Why do reputable institutions recommend mesh?

Why do reputable institutions advocate mesh hernia repairs? Because mesh hernia repair was established as a standard of care and the art of non-mesh hernia repair was lost to history. Today only a handful of surgeons repair hernias without mesh confidently and with low recurrence rates.
Mesh has been around since the 1950’s. Back then most surgeons knew how to do a good non-mesh hernia repair with low recurrence rates. In the 1990’s mesh manufactures sponsored some studies that showed that recurrence rates were even less with mesh. Then a few studies came out saying that non-mesh repairs had incredibly high recurrence rates. Surgeons who knew their own results were better than these reports stayed away from mesh at least for a while. Then the marketing term “Tension Free” was invented. With this and a few other opportunities the manufactures of mesh succeeded in getting mesh established as the “Standard of Care” thereby discouraging surgeons from not using it. So even surgeons who were perfectly satisfied with the results of their non-mesh repairs were pressured by their patients and colleagues to use mesh. Only the most hard headed and experienced surgeons continued to say no.
Something like this happened before when another new high tech surgery came out in the1980's. It was called Laser hemorrhoidectomy. It was new, it was cool and patients were demanding it. Surgeons who were doing the procedure loved it for all of the wrong reasons. Insurance companies paid them more for laser surgery than conventional surgery. Patients came to them in droves because of the appeal of new and high tech procedure. But laser hemorrhoidectomy was a terrible operation. Patients had worse pain and frequent complications and the operation was expensive. As a fad it lasted for about five years and then died out. No one now does the laser hemorrhoid surgery. It's still amazing how much appeal the word laser has for the public. We even today get patients who ask for laser hernia repair which is a surgery which does not exist. Patients had their own overblown expectations of what a laser could do. Marketers of medical devices commonly exploit the appeal of high tech and patients misunderstanding how these things really work. In the 1990’s interest in mesh took off like a fad for the same wrong reasons but it had enough advantages that it went further and became established as the standard of care.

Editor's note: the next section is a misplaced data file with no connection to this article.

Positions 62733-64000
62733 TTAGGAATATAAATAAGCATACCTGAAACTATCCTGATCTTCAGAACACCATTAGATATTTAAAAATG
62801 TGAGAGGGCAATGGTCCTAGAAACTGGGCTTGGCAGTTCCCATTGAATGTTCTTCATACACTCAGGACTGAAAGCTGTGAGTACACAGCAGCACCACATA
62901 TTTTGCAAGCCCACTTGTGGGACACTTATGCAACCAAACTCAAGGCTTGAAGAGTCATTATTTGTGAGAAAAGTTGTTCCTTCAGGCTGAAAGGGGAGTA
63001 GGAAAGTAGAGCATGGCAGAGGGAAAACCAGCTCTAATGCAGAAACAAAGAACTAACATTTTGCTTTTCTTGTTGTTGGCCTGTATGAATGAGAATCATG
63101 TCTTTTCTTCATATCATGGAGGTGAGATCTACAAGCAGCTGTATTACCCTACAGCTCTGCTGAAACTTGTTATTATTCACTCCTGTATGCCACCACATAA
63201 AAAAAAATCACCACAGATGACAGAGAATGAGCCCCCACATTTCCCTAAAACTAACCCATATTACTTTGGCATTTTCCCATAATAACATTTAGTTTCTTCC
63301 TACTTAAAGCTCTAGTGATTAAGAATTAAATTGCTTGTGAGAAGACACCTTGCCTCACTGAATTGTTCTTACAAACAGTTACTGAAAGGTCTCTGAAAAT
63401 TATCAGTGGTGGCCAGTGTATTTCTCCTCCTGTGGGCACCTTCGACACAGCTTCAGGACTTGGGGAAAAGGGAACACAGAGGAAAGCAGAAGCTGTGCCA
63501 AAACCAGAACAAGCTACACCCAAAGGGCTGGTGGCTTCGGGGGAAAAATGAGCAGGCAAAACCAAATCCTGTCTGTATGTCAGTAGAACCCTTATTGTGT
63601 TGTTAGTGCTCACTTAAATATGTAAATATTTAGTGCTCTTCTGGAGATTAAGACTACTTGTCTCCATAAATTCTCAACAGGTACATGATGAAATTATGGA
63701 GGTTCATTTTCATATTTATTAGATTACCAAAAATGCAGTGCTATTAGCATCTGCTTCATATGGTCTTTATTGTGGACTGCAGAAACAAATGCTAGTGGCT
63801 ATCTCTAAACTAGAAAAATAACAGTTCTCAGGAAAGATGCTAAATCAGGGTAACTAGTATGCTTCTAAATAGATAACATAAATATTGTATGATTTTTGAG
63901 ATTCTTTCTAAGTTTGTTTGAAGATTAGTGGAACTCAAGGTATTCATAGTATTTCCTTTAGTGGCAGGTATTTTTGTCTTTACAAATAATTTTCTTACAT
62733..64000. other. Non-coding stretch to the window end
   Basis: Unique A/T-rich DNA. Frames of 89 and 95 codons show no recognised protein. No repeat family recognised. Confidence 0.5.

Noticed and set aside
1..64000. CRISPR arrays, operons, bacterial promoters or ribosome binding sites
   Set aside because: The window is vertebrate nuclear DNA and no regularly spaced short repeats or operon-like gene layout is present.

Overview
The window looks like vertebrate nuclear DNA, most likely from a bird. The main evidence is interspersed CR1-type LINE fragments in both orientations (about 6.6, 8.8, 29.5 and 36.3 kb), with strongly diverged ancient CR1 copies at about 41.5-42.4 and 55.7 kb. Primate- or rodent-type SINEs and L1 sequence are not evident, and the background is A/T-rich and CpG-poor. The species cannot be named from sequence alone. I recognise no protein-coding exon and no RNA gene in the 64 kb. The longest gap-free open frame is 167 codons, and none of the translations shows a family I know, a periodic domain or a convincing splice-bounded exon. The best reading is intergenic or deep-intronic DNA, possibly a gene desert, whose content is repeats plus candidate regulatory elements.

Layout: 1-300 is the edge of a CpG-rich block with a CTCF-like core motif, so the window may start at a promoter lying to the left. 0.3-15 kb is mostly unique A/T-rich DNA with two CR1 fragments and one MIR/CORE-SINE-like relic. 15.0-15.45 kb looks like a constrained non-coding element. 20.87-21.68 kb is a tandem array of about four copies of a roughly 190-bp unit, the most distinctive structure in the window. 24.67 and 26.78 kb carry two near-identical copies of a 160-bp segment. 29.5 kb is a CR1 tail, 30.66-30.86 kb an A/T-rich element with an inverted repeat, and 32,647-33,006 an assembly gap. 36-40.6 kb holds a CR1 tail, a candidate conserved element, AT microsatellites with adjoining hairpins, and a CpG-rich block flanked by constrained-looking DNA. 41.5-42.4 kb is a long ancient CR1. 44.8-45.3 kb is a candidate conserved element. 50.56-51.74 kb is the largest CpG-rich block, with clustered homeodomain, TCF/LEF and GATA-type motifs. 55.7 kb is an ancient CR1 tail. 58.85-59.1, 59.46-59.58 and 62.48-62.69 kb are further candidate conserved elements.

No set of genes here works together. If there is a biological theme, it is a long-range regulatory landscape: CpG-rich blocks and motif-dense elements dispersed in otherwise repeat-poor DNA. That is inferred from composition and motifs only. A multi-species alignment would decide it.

Another good example of disfunctional choices is food. Why do we eat food that is not good for us? Highly processed food. Artificial food. Food high in trans fats and chemicals. Because it is cheap and convienient and tastes good. Because the food industry pushes it and knows how to make it appeal to us. Profit margins are high. We should go back to healthy and natural food.
The American medical community however was slow to recognize and acknowledge adverse reactions to mesh. It is interesting that the European medical community has been talking about and trying to address the problems with mesh for ten years before we were here. Many expert hernia surgeons now will acknowledge that adverse reactions to mesh are common but believe without mesh the recurrence rate is too high. However it is a fact that hernias can be repaired without mesh with a low recurrence rate by experienced non-mesh hernia surgeons. But most surgeons do not have confidence in their ability to do this, perhaps for good reasons. There are published medical studies which proves hernias can be repaired without mesh with low recurrence rates and there are surgeons who know their own results.
A fact in medicine that is a bit of an embarrassment professionally and which medical organizations do not like to talk about is that the quality of surgical results for many operations is highly dependent on the particular skills and talent of a given surgeon. They will talk about institutions as centers of excellence but will not endorse the idea of one surgeon being better than another.  Medical boards are created to certify professional ability but in many respects they elevate standards only to the most acceptable common denominator and disavow higher standards.
But how could this be for the most common operation performed in the United States? It is what is wrong with organizing and central planning. There is a lot of pressure to simplify and standardize. We now have standards of care, practice guidelines and evidence based medicine. The organization picks the standards, creates the guidelines and chooses the evidence. Gone is the preeminence of individual professional experience and tradition.
Medicine is extremely complicated and the art of it looses a lot when it is simplified and standardized. Take away a master painters oils and mixing pallet and give him four primary color pencils that anyone can draw with and then the work of the master and novice will start to look more the same. Mesh is an equalizer. Low recurrence rates are not so dependent on the skills and experience of the surgeon. Results of non mesh repairs are highly dependent on the skills and experience of the surgeon.
In my opinion the best hernia repair is an open non-mesh repair performed by an experienced non-mesh surgeon. But now it is nearly a lost art.